As a parent of a child with an intellectual disability, I think about money a lot. The same way I think about time, and reading. Yes, money, time and reading.
I’m not talking about my money and time (though they worry me too). For my child with an intellectual disability, money, time and reading are the three key factors that can determine whether she is able to have a job, or not.
Money represents something else. The value of the paper, or the ‘cash’ in your account isn’t easy to comprehend. Especially when your learning profile shows that abstract thought is weak.
Sometimes this feels like lonely work when everyone else has kids who just ‘get’ what money is. How currency works. What time is. And why they both matter. It is also really hard to figure out how to teach something that you just ‘know’ to someone who just doesn’t get it.
If you haven’t heard of MagnusCards, you really need to check them out. It’s a free app that helps people with cognitive disabilities thrive and gain independence. It’s all done through storytelling with a character called Magus. With Magnus as your guide, you collect digital decks. Each one teaches you how to handle everyday activities with easy-to-follow, step-by-step instructions, told visually, in writing and in audio.
With CIBC Card Decks in the MagnusCards app, learning money is broken down into simple steps. They cover learning about money, banking and money management. For someone with an intellectual disability, money is presented in a straightforward and friendly manner.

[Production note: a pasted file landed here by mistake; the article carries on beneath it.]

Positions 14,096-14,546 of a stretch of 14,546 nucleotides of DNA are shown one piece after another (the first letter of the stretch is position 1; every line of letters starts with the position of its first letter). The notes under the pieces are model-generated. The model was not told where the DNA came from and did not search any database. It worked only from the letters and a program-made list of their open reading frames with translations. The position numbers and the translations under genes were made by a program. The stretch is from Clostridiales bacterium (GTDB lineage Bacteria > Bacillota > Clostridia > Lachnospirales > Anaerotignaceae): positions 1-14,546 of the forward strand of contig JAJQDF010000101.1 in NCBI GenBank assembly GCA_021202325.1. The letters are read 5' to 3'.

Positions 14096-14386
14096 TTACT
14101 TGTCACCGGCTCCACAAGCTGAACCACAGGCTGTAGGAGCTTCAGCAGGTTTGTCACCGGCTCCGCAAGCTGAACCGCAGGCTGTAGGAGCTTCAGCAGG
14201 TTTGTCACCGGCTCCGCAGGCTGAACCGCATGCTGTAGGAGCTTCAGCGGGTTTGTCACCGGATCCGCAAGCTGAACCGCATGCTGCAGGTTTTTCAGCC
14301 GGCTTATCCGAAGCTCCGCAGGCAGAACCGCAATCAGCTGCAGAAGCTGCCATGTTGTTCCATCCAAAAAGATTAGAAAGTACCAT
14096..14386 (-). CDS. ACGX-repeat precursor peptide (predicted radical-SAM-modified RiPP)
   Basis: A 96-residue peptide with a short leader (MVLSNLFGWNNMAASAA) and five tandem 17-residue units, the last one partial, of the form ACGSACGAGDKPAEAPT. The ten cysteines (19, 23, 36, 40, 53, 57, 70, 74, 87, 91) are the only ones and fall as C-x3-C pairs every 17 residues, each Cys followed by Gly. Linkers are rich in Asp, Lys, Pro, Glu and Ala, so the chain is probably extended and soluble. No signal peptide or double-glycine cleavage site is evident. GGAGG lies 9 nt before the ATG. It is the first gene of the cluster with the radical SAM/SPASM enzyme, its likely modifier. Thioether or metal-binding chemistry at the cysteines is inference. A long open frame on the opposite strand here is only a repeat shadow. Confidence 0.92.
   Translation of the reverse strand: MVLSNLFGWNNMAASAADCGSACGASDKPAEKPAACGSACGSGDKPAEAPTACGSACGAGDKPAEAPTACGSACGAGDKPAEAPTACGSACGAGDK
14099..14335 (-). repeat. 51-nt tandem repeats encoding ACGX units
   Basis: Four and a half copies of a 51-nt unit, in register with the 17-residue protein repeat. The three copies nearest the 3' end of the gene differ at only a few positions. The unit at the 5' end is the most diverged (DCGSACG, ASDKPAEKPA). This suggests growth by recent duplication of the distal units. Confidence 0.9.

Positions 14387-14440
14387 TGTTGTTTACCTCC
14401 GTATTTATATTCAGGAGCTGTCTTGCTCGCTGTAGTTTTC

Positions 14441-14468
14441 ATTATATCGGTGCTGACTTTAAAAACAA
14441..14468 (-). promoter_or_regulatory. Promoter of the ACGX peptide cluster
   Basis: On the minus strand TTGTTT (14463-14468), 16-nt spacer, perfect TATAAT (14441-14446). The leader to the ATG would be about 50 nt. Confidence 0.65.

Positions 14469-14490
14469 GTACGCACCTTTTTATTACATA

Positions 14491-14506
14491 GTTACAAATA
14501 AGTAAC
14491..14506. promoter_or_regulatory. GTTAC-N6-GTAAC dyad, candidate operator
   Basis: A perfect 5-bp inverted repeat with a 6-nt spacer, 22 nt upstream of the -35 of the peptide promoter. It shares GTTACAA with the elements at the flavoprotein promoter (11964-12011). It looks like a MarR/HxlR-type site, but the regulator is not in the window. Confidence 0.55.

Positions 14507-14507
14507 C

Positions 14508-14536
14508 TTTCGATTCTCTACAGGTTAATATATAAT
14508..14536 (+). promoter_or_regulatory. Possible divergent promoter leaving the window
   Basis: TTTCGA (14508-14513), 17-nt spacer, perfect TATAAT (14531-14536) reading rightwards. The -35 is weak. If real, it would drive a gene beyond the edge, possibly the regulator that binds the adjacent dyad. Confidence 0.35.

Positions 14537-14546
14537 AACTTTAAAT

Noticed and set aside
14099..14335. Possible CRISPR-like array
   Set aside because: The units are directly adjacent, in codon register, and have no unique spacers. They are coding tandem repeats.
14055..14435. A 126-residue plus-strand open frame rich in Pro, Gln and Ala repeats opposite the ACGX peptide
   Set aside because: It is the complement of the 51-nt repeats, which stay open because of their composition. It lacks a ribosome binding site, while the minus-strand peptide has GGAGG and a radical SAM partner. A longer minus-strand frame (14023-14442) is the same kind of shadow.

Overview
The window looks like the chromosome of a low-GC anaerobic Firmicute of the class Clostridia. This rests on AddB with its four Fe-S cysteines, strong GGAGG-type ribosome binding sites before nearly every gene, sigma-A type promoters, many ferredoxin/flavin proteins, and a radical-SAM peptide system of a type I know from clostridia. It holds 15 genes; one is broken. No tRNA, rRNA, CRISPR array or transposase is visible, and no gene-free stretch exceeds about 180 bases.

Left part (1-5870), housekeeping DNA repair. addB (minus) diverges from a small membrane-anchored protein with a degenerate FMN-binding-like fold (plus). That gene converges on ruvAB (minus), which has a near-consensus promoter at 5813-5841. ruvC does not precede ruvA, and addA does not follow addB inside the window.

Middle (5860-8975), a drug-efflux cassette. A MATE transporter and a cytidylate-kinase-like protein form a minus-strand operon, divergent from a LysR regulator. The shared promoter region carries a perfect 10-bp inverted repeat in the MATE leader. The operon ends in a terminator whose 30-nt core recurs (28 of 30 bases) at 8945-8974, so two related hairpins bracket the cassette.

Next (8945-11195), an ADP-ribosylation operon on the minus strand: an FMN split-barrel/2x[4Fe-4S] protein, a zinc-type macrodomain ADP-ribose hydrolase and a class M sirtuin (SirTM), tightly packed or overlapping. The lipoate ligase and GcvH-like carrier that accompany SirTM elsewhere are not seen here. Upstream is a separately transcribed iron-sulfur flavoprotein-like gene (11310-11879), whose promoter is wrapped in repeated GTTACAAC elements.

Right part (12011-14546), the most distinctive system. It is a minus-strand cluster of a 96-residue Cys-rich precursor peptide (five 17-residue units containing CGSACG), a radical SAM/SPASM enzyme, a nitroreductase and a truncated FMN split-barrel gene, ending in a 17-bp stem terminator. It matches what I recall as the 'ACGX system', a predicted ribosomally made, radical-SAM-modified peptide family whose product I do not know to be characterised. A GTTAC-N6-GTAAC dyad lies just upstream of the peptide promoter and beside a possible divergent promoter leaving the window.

A tool like this, supported by CIBC, helps those with disabilities like Alma live more independently and will allow her to contribute more fully to society. And it’s not just for people with Williams Syndrome. It’s useful for those with autism, ADHD, acquired brain injury, Down syndrome, other intellectual disabilities and even dementia. The ability to pay for something with your money, use a debit card, cash a check and use a bank machine is vitally important. With this app, CIBC is supporting more than decks. They are supporting me in helping to give my daughter skills that will make an extraordinary difference in her lifetime. She’s too young to use a bank machine now, but the steps and language have taught me how I can describe the process for her when she is curious.
We still have to master reading, time but I’m feeling confident that money will be one thing she can master, thanks to CIBC MagnusCard decks. There are countless other decks in the app too, from health to shopping to using transit and more. It sounds silly to say, I am profoundly grateful that resources like this exist. There are so many things that parents of kids with disabilities and special needs have to manage. Innovations like this help us feel like we don’t do it alone.
MagnusCards is free to use. Just download the app, register and add the CIBC decks to your “My Cards” folder. It’s really very fast and simple as can be. And who knows? Maybe an independent future for Alma and those like her is closer than we think.